Skip to Content

Merrick Garland says threats against Supreme Court justices are taken ‘extraordinarily seriously’

By Whitney Wild, Evan Perez, Manu Raju and Hannah Rabinowitz, CNN

Attorney General Merrick Garland said Wednesday that the Justice Department takes threats against Supreme Court justices “extraordinarily seriously” as he voiced support for a bill that extends security protections to justices’ immediate family members.

Garland reiterated that justices now receive “24-7 protection,” including at their residences, and he said he’s met with the Marshal of the Supreme Court, the FBI and others, “to be sure that we were assessing all possible threats and providing all resources available.”

The safety of Supreme Court justices has been in the spotlight following the leak of a draft majority opinion that would strike down Roe v. Wade, the 1973 Supreme Court ruling that legalized abortion nationwide. The leak has sparked public outcry and led to an increase in protests over the potential for the landmark ruling to be overturned.

Senate Minority Leader Mitch McConnell and Republicans on the Senate Judiciary Committee issued a letter to Garland Wednesday demanding answers about a lack of prosecutions after a number of recent protests at Supreme Court justices’ houses, and amid heightened threats. Last week, authorities arrested a California man they say was plotting to kill Justice Brett Kavanaugh.

The House voted 396-27 on Tuesday to pass a bill extending security protections to Supreme Court justices’ immediate family members. President Joe Biden is expected to sign it into law.

The Justice Department had declined to comment on calls to enforce a current federal law that essentially bans protesting outside homes of members of the court for the purpose of influencing in the judicial system.

The law is rarely enforced and broadly written. It also covers any “picketing or parading” in front of a courthouse that is intended to influence “any judge, juror, witness, or court officer, in the discharge of his duty.” That could be interpreted to cover protests that are regularly held outside the Supreme Court, including the annual March for Life, an anti-abortion protest.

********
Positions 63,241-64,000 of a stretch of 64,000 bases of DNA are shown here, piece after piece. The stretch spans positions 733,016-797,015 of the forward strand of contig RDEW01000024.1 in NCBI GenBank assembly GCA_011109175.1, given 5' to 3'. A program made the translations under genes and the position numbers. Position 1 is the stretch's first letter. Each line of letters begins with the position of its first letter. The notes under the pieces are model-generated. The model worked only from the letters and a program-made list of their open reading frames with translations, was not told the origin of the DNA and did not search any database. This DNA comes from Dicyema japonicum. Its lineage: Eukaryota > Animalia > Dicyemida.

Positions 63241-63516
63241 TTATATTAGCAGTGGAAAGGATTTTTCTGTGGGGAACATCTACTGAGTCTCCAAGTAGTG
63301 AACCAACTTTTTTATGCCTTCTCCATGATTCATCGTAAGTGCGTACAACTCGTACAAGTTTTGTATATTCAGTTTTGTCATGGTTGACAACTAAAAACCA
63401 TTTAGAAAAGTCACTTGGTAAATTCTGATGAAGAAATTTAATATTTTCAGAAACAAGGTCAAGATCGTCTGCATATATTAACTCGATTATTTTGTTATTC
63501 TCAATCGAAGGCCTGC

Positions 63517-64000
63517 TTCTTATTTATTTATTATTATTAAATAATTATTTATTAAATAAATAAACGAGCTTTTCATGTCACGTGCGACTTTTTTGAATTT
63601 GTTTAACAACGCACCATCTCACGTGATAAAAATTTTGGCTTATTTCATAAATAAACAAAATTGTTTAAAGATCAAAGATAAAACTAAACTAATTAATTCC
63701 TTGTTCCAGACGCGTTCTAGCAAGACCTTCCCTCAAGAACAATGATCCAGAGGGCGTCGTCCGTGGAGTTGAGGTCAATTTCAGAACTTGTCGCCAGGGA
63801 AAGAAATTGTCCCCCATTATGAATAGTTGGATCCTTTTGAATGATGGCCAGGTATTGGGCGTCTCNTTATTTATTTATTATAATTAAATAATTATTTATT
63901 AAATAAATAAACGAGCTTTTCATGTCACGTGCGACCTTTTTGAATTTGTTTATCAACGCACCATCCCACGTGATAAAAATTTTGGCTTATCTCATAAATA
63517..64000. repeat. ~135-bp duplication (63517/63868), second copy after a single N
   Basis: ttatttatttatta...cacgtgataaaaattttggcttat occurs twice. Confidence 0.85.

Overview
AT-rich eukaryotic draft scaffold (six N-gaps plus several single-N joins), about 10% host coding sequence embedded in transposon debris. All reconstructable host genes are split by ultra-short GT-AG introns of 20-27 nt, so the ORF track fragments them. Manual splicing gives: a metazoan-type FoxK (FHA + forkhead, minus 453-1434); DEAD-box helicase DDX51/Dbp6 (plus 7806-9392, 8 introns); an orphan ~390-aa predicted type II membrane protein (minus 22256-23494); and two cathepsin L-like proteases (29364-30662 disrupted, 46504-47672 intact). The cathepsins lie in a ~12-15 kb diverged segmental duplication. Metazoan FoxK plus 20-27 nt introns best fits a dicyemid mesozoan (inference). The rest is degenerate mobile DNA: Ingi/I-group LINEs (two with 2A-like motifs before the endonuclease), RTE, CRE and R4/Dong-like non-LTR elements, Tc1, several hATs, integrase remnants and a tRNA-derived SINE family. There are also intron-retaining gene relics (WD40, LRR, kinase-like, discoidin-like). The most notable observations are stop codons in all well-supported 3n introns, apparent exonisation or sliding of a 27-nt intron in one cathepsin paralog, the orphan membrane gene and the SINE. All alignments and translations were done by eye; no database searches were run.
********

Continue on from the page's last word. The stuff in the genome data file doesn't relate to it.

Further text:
Sen. Chris Coons, a Democrat on the Judiciary Committee, told CNN that arresting protesters at justices’ homes is “a judgment call to be made by law enforcement.”

“As an elected official, I’ve certainly had enough protests outside my house, and I think that’s a critical part of the First Amendment and the ability of Americans to express their anger, their discontent, their unhappiness with either elected officials or the judicial branch,” Coons said. “But I do think we need to be mindful, given credible recent threats, and given a tragic incident that happened in New Jersey.”

The son of US District Judge Esther Salas’ was killed in a 2020 shooting at her home in New Jersey.

“We need to be very mindful of ensuring the security of our federal judiciary, their families, their staff, and so I’m glad the House has moved forward with a bill that would expand some of that response,” Coons added.

Montgomery County Police Chief Marcus Jones, whose Maryland jurisdiction includes the homes of several justices, told CNN he doesn’t enforce federal law but that there are “state and local laws that pertain to protests.”

“They are allowed to be in the neighborhoods, but they must continuously walk, they cannot stand specifically in front of a neighborhood with signs and bull horns and yelling at the residents,” Jones said about the rules for protesters. “They must not block sidewalks, and they must not block the streets.”

“If they violate any of those … particular regulations, then we will arrest them,” he added.

™ & © 2022 Cable News Network, Inc., a WarnerMedia Company. All rights reserved.

CNN’s Paul LeBlanc contributed to this report.

Article Topic Follows: CNN - US Politics

Jump to comments ↓

CNN Newsource


KIFI Local News 8 is committed to providing a forum for civil and constructive conversation.

Please keep your comments respectful and relevant. You can review our Community Guidelines by clicking here

If you would like to share a story idea, please submit it here.

Skip to content